I've been asked to remove blemishes and other imperfections from still photos, but with a video, on the other hand, it's a bit more involved. When the image isn't moving, you don't have to worry about tracking the trouble spot to match the camera and the movement of the subject. We've shared quite a few tutorials for Adobe products in the past, but this one specifically uses After Effects to try to make those skin imperfections disappear for good.
Thanks to John Hess at FilmmakerIQ for posting this:
While this is a good solution for a fairly short clip, or long clips where there isn't a lot of movement, if you want to get the best results possible, you're going to want to actually track those blemishes and apply your effect to those tracking points. For this reason when clients ask for this on a video, it's always best to explain that to do it properly for a longer clip, it's going to usually take more time than it's really worth (unless they're willing to pay for that extra time). For a quick and dirty solution, though, this should get the job done if you're not too picky.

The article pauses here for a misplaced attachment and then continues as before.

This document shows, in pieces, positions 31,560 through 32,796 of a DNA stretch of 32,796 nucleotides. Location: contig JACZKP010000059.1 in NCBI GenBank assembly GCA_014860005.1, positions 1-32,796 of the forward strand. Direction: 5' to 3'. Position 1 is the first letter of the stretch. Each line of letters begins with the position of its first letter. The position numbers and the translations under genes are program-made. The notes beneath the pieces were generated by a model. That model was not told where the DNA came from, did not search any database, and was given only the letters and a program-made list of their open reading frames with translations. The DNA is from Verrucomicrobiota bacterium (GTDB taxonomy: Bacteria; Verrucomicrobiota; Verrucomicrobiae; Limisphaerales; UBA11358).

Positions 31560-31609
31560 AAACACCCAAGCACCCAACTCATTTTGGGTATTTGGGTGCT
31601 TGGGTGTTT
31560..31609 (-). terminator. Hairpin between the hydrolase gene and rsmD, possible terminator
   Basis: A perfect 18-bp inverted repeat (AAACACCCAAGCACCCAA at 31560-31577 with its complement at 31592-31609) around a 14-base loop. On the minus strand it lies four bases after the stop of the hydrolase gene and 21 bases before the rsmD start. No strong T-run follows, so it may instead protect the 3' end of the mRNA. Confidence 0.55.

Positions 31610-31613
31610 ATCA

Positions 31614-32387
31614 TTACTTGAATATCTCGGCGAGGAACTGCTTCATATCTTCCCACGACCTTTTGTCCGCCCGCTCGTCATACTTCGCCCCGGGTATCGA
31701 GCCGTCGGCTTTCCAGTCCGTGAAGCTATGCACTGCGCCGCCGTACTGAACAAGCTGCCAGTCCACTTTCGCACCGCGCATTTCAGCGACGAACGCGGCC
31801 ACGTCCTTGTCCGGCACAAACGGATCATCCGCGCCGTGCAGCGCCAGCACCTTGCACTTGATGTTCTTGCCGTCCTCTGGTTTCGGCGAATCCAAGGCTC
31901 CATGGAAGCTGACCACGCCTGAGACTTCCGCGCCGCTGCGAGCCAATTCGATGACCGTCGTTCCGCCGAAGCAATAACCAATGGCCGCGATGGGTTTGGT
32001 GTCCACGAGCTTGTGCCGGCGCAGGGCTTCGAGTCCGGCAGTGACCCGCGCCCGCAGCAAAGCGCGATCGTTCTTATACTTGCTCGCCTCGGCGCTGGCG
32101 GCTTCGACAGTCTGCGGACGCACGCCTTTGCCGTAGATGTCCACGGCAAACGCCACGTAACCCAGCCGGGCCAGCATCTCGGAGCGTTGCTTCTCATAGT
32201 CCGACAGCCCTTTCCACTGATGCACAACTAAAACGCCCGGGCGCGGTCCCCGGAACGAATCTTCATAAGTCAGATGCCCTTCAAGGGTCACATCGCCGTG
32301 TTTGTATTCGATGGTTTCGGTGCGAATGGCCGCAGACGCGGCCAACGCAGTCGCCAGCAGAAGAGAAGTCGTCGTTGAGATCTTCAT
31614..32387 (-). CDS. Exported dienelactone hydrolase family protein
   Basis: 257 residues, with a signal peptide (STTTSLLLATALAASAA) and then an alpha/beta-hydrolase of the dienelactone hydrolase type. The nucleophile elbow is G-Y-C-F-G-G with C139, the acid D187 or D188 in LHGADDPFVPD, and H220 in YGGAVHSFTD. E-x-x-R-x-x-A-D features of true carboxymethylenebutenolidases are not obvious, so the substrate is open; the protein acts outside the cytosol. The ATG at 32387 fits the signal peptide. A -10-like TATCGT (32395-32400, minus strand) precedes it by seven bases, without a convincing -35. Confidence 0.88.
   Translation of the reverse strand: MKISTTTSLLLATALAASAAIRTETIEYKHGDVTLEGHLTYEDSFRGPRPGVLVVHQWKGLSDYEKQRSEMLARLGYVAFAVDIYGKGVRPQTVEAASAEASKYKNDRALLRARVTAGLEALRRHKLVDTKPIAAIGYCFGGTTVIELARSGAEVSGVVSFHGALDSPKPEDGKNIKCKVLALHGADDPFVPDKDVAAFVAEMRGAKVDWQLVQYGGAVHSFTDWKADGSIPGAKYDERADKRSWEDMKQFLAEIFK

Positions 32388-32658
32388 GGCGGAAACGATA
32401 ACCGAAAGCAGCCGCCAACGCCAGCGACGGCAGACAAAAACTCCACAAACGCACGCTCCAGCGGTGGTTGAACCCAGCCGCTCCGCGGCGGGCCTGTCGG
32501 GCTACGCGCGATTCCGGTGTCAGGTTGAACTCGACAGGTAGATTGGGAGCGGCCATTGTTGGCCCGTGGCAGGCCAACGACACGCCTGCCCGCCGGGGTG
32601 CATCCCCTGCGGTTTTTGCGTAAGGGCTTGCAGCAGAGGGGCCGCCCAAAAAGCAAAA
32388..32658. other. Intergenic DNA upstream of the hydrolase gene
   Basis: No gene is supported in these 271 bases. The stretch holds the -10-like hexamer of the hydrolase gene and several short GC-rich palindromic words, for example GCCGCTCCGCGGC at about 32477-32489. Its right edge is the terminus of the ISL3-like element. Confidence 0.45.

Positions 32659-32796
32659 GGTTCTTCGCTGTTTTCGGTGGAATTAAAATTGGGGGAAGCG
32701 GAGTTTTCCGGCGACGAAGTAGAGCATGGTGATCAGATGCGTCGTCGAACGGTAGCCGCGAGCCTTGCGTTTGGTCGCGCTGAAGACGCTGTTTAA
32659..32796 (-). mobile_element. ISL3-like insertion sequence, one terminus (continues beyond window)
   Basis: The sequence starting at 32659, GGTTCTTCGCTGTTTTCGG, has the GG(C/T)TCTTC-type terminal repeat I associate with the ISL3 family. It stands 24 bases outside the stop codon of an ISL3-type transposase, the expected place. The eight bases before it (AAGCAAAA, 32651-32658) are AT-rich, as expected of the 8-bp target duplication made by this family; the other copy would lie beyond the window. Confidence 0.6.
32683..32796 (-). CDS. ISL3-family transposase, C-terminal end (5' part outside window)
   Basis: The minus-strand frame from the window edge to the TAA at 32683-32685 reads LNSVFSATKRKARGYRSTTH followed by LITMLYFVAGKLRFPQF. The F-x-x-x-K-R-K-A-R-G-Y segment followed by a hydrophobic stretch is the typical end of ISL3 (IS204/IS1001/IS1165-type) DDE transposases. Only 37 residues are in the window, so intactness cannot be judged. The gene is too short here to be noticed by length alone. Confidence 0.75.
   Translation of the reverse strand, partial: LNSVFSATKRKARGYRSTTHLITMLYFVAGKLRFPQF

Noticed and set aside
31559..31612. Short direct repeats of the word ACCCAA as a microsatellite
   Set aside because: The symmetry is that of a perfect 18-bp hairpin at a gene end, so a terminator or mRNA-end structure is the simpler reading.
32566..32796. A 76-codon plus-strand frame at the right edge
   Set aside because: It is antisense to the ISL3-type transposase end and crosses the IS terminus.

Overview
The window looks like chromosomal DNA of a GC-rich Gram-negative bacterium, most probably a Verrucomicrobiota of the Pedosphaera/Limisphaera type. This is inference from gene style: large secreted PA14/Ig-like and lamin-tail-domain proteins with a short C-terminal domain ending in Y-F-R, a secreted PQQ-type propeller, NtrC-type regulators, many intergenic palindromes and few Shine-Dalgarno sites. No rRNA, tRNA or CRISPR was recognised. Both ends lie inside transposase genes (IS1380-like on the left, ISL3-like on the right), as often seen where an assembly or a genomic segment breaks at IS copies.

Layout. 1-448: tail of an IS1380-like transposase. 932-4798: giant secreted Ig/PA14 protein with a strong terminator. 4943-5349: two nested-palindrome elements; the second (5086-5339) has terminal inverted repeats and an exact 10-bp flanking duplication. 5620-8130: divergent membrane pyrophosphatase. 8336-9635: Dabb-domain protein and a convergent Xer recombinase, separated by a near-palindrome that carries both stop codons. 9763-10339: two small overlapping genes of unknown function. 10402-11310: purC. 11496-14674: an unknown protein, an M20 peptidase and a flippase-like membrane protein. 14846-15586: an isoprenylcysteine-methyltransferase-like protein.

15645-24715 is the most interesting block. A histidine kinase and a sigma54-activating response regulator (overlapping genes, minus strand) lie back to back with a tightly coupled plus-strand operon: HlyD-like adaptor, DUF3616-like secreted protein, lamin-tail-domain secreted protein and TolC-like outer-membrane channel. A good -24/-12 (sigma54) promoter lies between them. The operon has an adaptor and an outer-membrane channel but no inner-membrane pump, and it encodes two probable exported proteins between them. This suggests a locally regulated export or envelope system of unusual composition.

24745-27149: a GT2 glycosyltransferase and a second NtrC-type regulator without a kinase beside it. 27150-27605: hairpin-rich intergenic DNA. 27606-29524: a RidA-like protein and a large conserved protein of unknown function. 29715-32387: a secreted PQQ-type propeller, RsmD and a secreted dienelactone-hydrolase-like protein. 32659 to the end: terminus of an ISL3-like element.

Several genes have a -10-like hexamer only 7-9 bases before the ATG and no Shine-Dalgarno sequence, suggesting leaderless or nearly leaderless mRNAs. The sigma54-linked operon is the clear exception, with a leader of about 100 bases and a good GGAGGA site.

As with anything related to the "fix it in post" mentality, making these types of blemishes and spots less apparent on set will save a tremendous amount of time and money. This isn't always possible, though, especially with documentaries, where you may not be able to afford an MUA or you might not have enough time with your subject.
How have you dealt with these issue in the past? What do you tell clients when it comes to removing blemishes or spots?